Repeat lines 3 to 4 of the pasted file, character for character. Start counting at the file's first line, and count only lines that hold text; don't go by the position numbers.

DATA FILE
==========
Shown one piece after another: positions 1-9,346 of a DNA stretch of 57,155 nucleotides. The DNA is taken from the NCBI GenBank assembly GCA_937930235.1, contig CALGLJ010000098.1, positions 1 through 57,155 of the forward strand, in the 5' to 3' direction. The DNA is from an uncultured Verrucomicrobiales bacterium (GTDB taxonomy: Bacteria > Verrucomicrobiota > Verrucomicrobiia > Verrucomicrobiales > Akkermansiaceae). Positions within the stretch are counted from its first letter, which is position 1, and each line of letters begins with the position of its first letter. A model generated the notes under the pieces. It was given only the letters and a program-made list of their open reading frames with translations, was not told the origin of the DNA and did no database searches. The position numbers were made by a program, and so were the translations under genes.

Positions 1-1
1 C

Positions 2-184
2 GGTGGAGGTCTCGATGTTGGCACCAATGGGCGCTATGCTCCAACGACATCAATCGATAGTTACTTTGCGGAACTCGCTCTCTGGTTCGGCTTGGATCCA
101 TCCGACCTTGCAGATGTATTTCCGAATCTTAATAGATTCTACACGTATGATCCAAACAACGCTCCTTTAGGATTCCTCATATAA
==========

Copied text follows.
1 C

Positions 2-184